Last Updated Aug 30, 2010 7:57 PM EDT
A class action lawsuit, filed recently and amended today, slams the Prudential Insurance Company of America for taking financial advantage of beneficiaries. Pru earns 5 to 6 percent on that money, the complaint says, while crediting the accounts with an interest rate of only 0.5 to 1.2 percent. The families think that all the earnings should belong to them.
Whether Pru owes more money is up to a judge and jury to decide. At present, these accounts provide the same service that you'd get from a bank money market account and are paying about the same amount of interest. They make sense as a way of managing large lump sums, short term.
What I question is whether families are unfairly steered into this insurance-company deal when it might have been better to ask for a check in the mail.
But first, a word about the lawsuit. It got a lot of press because the policies were issued under the Servicemembers' Group Life Insurance program, available to military men and women and administered by Prudential. Jeffrey M. Lucey, who died in 2004, named his parents, Joyce and Kevin, as beneficiaries of his $250,000 policy. Scott W. Eiswert, who died in 2008, left his wife, Tracy, $400,000. They could choose a lump-sum payout or spread it out over many months. Four other military families have joined the complaint.
Pru, like most insurance companies, automatically put the lump-sum payouts into what's known as a retained-asset account. It's a holding pen for cash -- for military and nonmilitary families alike. Beneficiaries get checkbooks and can write checks or ("drafts") on those accounts at any time and for any amount, including the lump sum. The Luceys took out their money gradually, over five years. Ms. Eiswert took hers within eight months.
Retained-asset accounts are invested along with the insurers' general pool of money. The company fixes your interest rate and can change it at any time.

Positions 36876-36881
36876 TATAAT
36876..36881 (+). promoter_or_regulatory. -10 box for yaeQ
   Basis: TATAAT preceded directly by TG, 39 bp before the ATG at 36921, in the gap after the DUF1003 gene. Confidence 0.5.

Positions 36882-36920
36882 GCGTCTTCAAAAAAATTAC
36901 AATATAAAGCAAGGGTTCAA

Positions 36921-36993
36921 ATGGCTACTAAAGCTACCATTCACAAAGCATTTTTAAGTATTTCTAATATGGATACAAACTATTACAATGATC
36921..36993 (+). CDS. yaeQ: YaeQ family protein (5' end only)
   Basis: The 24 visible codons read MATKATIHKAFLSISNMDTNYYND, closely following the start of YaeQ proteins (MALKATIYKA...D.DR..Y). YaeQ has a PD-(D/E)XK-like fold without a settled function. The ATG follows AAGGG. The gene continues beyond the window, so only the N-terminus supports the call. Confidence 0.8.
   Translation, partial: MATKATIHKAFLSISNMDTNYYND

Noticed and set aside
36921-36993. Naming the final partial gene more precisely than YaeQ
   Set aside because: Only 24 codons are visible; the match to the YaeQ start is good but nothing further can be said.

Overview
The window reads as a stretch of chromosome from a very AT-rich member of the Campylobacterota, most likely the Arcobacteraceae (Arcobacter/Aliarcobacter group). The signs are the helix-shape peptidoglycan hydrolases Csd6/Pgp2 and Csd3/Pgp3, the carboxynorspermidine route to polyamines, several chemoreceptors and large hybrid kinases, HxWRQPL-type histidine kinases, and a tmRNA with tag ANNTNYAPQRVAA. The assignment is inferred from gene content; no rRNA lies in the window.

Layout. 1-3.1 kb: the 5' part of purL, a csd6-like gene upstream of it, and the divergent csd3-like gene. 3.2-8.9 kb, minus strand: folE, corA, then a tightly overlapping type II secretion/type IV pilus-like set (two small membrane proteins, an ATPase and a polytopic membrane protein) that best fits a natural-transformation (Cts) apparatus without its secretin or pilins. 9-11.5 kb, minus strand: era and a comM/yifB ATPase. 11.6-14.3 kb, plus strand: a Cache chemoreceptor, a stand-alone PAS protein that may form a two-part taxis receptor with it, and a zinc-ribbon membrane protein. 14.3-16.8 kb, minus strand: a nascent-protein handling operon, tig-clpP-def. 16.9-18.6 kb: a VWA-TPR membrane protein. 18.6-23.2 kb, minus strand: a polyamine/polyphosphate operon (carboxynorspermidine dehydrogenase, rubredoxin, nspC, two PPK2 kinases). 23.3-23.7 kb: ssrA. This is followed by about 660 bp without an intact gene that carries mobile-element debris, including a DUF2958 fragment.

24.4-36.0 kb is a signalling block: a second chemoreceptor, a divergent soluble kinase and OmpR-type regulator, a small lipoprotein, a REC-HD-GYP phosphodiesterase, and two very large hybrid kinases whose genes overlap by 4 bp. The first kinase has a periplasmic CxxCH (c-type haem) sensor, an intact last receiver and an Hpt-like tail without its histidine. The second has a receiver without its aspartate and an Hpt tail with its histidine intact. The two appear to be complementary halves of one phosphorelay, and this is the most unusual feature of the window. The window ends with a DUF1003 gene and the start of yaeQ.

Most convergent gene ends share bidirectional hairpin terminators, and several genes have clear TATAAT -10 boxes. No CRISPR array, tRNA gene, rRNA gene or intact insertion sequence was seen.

Currently, Pru pays 0.5 percent. That's the same as my bank pays on money market accounts of at least $50,000. Some banks and credit unions pay more (yes, I should change my bank). Money market mutual funds yield about 0.2 percent today. So for cash you can tap at any time, the insurance company looks okay. If you die while holding a retained asset account, the interest as well as the principal goes to heirs untaxed.
The advantage of a retained-asset account is that it saves you from thinking about money at an emotionally difficult time. It also saves mistakes. "We don't think that a check in the mail is the best settlement option for beneficiaries," says Pru spokesperson Bob DeFillippo. "It might be dropped into a drawer and forgotten, or mislaid." It's also convenient for paying current expenses.
On the other hand, you might want that lump sum immediately, to invest in a higher paying certificate of deposit.
The claim form for military policies tells the families that lump sums are paid through retained-asset accounts. It doesn't mention putting checks directly into the mail. DeFillippo says that Pru will send checks but families have to call and ask about it.
"The client decides on the options," DeFillippo says. "The Department of Veterans Affairs tells us what to do." Questions left with the DVA weren't answered by the time I filed this column. Pru and the department are currently in discussions about handling these accounts.
On nonmilitary payouts, you might or might not be told about direct pay. In the past two years, Pru has disclosed this option when beneficiaries make a claim, but only in a separate brochure. The simple, one-stop and recommended choice is the insurance account.
There are two potential drawbacks to retained-asset accounts compared with bank options. They aren't insured by the Federal Deposit Insurance Company. If the insurance company failed, you'd be covered for $300,000 in most states ($500,000 in some) by the industry-backed State Guaranty Funds. Bank and credit union accounts are insured for up to $250,000, but you can multiply your coverage by using different types of accounts or dividing your money among different banks.
Also, liability isn't clear if someone forges your name on the check. In two lawsuits against MetLife, reported by Bloomberg magazine, the insurance company and the bank that administered the accounts pointed fingers at each other and both declined to pay. (Eventually, judges ruled that banks might have liability and the parties settled). If you had your own account, the bank would be liable for cashing a forged check.
Regardless of the new lawsuit's merits, it's stirring up some state insurance regulators. Kentucky prohibited insurance companies from putting money into retained-asset accounts automatically. They first have to first disclose the terms and get the beneficiary's consent. If there's no reply, the check is mailed out. A number of other states are considering similar proposals.
Retained-asset accounts are a reasonable and convenient choice, and will be better if better disclosed. But don't leave the money there long. For long-term support, you want the payout invested for higher income and growth.
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